20th Century: Drawings by Curtis A. Guy
Opening: January 4 6:00-9:00PM | INVITE
On View January 4 – January 27
Gallery Hours: Fridays 5:30-7:30PM, during events and by appointment.

I have always enjoyed looking through books depicting images of the 20th century, a few hundred images showing what the editors think were the highlights of the past century. The themes are always the same: War, sports, hollywood, tragedy and other acts of violence. And when skimming through these books two lines of thought always run through my mind. The first: is anything different and are we better off now? Each image reminds me of something that is happening currently. Vietnam//Syria, Ethiopia//Yemen, Ali//Kaepernick. This exhibition explores the question; are these images solid points in history represented by the solid geometric bars or the threads of life represented by the lines within the images, that will always run through humanity? The second thought: are these commonly found images how future generations will base their opinions of the 20th century and how has the change in technology going to affect how future generations see the 21st century? With images stored on electronic devices, the cloud and social media websites, will they survive? With most people having access to cameras in their pockets will the common person’s narrative carry more weight? Is it possible that the social media sites that host many of these images will influence the narrative in the future? That last one may be a bit Orwellian but it will be interesting to see how new technology will be used to depict what it was like to live in the 21st century as the camera did in the 20th century and how these images will be presented to future generations.

About the Process: With the exception of my Muji .38mm pens, everything else in this work consists of found items. This includes everything from the frames to the glue used attach the images. This was done for several reasons. All of the images used were found in discarded books depicting famous moments from the 20th century. These are the type of books others may stumble upon in second hand stores and use to reflect upon the 20th century. So it made more sense to use found images then to pick what images I wanted and have them printed. Another reason to use found items is to reduce consumption and limit the overall carbon footprint per say. Most often it is easier and faster to buy new but with a bit more effort it is often not necessary. This is why you will notice differences in the type of paper or in the frames. Often times people assume found or DIY means thrown together or poorly done, when all it should mean is “I didn’t pay a professional to do this for me”. This is a continuation of the theme from my last exhibition, 1,000 Drawings on Index Cards, that creation can be done with what is already around you.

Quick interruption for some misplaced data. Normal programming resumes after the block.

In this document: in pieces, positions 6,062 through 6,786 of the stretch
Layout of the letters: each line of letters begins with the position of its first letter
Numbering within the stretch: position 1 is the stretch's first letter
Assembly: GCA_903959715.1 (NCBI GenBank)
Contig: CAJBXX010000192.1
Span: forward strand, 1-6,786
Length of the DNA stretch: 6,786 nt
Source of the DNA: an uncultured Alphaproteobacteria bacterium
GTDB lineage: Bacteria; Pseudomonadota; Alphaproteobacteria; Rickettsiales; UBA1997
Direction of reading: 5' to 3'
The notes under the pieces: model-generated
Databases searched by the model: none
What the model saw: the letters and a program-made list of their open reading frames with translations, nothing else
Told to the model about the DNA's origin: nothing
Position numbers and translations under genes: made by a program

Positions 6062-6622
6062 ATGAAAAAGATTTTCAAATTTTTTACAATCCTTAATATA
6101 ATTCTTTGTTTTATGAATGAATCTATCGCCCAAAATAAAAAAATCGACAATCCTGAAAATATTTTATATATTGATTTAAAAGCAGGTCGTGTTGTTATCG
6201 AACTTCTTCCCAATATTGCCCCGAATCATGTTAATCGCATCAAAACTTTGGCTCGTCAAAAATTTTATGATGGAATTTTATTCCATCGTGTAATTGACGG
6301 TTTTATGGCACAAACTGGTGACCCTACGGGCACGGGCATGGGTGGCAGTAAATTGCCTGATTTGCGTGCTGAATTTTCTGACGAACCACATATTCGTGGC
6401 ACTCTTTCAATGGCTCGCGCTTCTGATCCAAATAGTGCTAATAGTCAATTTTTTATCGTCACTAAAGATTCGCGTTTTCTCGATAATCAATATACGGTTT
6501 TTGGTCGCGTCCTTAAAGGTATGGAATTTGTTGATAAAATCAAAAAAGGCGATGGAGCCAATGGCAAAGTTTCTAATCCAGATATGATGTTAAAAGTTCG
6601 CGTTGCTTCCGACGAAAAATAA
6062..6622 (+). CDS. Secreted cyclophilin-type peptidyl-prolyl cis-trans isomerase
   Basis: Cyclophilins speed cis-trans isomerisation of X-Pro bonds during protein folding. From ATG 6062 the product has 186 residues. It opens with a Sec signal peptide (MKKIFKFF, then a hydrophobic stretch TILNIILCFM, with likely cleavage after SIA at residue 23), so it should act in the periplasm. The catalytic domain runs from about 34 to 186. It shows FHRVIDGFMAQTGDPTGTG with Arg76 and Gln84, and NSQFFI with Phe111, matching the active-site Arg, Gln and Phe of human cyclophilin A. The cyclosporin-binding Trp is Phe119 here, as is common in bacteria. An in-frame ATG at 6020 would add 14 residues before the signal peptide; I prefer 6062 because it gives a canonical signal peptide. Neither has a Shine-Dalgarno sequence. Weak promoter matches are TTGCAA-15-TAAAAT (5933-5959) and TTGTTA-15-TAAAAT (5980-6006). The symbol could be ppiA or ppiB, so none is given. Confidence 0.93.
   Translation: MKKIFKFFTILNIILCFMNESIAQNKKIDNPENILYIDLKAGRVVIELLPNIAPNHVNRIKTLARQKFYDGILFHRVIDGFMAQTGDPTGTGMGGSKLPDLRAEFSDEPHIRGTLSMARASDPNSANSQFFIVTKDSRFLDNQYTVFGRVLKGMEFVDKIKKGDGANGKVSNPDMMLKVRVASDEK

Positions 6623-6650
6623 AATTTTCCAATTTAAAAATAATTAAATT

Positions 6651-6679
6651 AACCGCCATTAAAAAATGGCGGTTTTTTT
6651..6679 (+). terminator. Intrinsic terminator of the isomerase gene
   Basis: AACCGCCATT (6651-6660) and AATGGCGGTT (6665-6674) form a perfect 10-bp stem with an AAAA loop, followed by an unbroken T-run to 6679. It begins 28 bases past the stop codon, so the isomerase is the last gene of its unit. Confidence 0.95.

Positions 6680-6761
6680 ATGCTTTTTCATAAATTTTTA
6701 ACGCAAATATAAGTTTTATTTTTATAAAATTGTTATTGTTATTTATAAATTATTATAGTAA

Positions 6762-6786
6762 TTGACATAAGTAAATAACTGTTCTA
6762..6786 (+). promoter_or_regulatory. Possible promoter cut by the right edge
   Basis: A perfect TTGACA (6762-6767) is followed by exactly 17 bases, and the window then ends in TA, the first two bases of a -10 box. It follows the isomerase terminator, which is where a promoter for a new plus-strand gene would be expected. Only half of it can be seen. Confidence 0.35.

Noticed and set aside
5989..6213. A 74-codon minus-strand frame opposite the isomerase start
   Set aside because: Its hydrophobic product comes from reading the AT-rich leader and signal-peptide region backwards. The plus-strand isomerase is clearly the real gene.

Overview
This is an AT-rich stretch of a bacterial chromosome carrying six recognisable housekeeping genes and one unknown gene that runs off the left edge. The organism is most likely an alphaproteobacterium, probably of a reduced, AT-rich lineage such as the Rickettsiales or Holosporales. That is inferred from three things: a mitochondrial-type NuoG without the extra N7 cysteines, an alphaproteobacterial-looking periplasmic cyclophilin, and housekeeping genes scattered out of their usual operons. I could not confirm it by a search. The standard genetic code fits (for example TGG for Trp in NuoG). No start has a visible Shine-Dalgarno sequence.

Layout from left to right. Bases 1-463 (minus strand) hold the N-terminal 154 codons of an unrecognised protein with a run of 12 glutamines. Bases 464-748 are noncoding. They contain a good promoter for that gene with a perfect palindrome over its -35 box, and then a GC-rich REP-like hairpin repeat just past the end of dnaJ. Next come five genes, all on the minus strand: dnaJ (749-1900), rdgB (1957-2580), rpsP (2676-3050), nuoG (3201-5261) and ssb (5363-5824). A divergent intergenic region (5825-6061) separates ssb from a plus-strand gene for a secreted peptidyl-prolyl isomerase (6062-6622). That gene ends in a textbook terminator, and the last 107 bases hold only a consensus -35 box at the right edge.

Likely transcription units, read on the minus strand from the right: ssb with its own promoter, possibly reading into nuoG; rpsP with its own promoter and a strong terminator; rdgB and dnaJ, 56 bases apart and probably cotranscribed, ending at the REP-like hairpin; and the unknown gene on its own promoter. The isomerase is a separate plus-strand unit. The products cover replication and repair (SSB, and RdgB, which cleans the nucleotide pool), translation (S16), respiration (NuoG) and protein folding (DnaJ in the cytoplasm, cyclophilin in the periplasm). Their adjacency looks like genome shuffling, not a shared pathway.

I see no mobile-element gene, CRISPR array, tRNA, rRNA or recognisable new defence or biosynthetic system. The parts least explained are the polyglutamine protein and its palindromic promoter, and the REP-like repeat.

Artist Bio: Curtis A. Guy is one of the core organizers at Sugar City where he has curated and organized numerous art/creator exhibits including Fun-a-Day, Artist Lottery and the Buffalo Zine Fair. Curtis A. Guy has had one previous solo exhibition, titled 1,000 Drawings on Index Cards which also played on the idea that creation can be done with common objects you are often surrounded by. They have also organized several happenings including Ride the Metro Round and Round, where participants rode the Buffalo subway experiencing art installations and performances along the way and in the stations.